Book review by Anthony Campbell. Copyright © Anthony Campbell (2004).

Information is a buzzword whose meaning one might expect to be obvious
to everyone, judging from the frequency with which it is used. In fact,
however, von Baeyer tells us at the outset that we don't actually know
what information **is**, even though we can treat it mathematically
with great precision and can measure, market, regulate and tax it. In
this respect it resembles another equally abstract quantity, energy. The
concept of energy was analysed by physicists in the nineteenth century;
information theory is a twentieth-century contribution. But the message
that emerges from von Baeyer's book is that we are only at an early
stage in our understanding of the concept. which is now beginning to
ramify throughout the whole way in which we think about the natural
world.

Quite early on in this book it becomes clear that von Baeyer is writing
about the fascinating, if very abstract and difficult, boundary
that lies between science and philosophy. At the conclusion of his
opening section he brings up the celebrated dispute between Einstein and
Bohr concerning the right way to think about nature. Einstein held that
science ought to be able to tell us what things are, whereas Bohr
"believed that physics is not about ontology, the science of essences,
but about epistemology, the study of how we know what we know, and of
the the limitations to our knowledge." Bohr's philosophical position,
von Baeyer tells us, can be generalized to include not just physics but
all of science, and *science is about information*. The whole
book is really concerned with bringing out the implications of this
statement.

The development of information theory in the twentieth century came about thanks to Claude Shannon, who gave mathematical expression to ideas that had hitherto been expressed only vaguely, in verbal descriptive terms. Many other mathematicians, however, as far back as the seventeenth century, when probability theory was first developed, have played a part in shaping the classical notion of information. Von Baeyer provides an outline of how information theory underlies a number of scientific fields, including that most fundamental idea of classical physics, entropy.

One important concept that developed in information theory in the
twentieth century was that of *noise*. We usually think of this
purely as a nuisance, and engineers spend much time and ingenuity trying
to minimize its effects in their systems, but von Baeyer makes the
important point that noise is not merely unavoidable but is actually
indispensable. Without it, we would be overwhelmed by an irresistible
flood of information that would require an infinite amount of memory and
time to process.

In a sense, all the material that has been discussed up to this point is really a preliminary to what von Baeyer sees as the real importance of the information concept, which is its relevance to the quantum world. The key word in all this is the qubit, a contraction of "quantum bit". Von Baeyer pens a near-poetic description of this elusive object, which he pictures as "a soft, translucent sphere, a peeled seedless grape shimmering indistinctly in all the colours of the rainbow at once … an inexhaustible source of possibilities from which only one can finally be realized."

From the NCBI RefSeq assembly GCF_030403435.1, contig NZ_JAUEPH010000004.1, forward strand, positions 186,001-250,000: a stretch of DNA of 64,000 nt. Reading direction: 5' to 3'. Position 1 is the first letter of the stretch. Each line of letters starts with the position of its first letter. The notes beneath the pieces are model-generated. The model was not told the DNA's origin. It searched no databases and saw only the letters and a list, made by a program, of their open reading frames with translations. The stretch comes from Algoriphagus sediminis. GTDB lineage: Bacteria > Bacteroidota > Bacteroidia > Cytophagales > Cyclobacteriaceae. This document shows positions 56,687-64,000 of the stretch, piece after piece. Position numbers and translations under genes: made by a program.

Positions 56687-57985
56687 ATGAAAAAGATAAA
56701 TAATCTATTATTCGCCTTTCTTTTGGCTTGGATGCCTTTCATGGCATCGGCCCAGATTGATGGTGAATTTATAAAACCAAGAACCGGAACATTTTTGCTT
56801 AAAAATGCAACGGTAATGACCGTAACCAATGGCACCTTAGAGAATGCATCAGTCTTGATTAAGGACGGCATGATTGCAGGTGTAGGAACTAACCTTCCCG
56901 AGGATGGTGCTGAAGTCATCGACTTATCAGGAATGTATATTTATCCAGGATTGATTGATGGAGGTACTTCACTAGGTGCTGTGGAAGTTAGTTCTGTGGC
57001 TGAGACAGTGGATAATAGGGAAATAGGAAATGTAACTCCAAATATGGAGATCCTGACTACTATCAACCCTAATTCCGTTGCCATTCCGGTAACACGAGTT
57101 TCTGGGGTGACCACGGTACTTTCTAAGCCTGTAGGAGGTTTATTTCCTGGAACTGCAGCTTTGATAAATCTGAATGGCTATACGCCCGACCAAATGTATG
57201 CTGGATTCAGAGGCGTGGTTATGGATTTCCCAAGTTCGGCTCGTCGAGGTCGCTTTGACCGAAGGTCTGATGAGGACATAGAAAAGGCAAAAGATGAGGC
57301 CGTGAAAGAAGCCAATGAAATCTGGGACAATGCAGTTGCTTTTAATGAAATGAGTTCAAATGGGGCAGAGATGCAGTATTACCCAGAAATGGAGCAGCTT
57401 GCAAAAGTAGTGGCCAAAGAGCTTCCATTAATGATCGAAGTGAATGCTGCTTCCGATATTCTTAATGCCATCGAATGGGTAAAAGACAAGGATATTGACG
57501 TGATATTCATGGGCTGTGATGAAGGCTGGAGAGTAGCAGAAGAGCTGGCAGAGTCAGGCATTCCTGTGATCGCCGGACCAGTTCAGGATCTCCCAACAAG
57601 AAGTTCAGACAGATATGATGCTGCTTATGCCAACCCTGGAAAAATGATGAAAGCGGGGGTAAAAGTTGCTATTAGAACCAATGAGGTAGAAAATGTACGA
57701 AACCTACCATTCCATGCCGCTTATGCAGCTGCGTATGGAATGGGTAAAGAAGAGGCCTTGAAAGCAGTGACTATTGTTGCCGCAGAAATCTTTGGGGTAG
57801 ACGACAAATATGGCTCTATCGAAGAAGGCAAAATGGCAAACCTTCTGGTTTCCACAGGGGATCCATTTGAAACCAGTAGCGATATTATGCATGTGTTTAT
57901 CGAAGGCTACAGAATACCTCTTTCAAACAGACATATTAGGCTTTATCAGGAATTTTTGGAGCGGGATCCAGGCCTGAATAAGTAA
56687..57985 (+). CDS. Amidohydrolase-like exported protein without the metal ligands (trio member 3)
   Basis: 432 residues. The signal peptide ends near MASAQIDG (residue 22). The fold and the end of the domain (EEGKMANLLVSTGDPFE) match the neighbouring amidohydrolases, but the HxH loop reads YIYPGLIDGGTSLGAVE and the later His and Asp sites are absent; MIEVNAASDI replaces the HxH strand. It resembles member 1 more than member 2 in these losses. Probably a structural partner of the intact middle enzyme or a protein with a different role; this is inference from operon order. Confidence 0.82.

Many of us, I suppose, tend to think of quantum phenomena as taking place at an unimaginably tiny scale and as having no direct connection with the everyday world in which we live. But von Baeyer insists that this is the wrong way to view the matter. "The burning question for physics has become: how come we don't notice superposition in everyday life? or: how are the superpositions of the world at its fundamental level disguised to yield the stark outlines of the world our senses perceive?" The application of information theory to this question, he suggests, will ultimately provide an answer, though we may have to wait for the development of quantum computers for this to become available.

In the meantime, von Baeyer sees a pointer to how things may develop in
the work of Anton Zeilinger, Professor of Experimental Physics at the
University of Vienna. His experiments indicate that quantum effects are
not confined to very small objects like photons but can be demonstrated
to affect even buckyballs, large molecules containing 60 or 70 carbon
atoms. It seems that viruses will be next. Zeilinger is now working on a
theoretical approach to quantum mechanics, which he encapsulates in the
gnomic utterance: *An elementary system carries one bit of
information*. When expanded, this takes us back to Bohr and his
insistence that physics in general and quantum mechanics in particular
do not describe the world in itself but only what we can say about it.

This is a profound book, and, it must be said, not an easy one. The difficulty does not lie in von Baeyer's writing, which is commendably clear. But the ideas are intrinsically difficult and the reader needs to do quite a lot of work to grasp them. In one or two places, notably the description of a game involving the making of bead necklaces, which von Baeyer uses to illustrate quantum superimposition, the limits of non-mathematical exposition are reached and perhaps even surpassed; some diagrams might have helped. But the journey through these strange lands of thought is very much worth the undertaking.

%T Information

%S The new language of science

%A von Baeyer, Hans Christian

%I Weidenfeld and Nicolson

%C London

%D 2003

%G ISBN 0-297-60725-1

%P xiv + 258 pp

%K science

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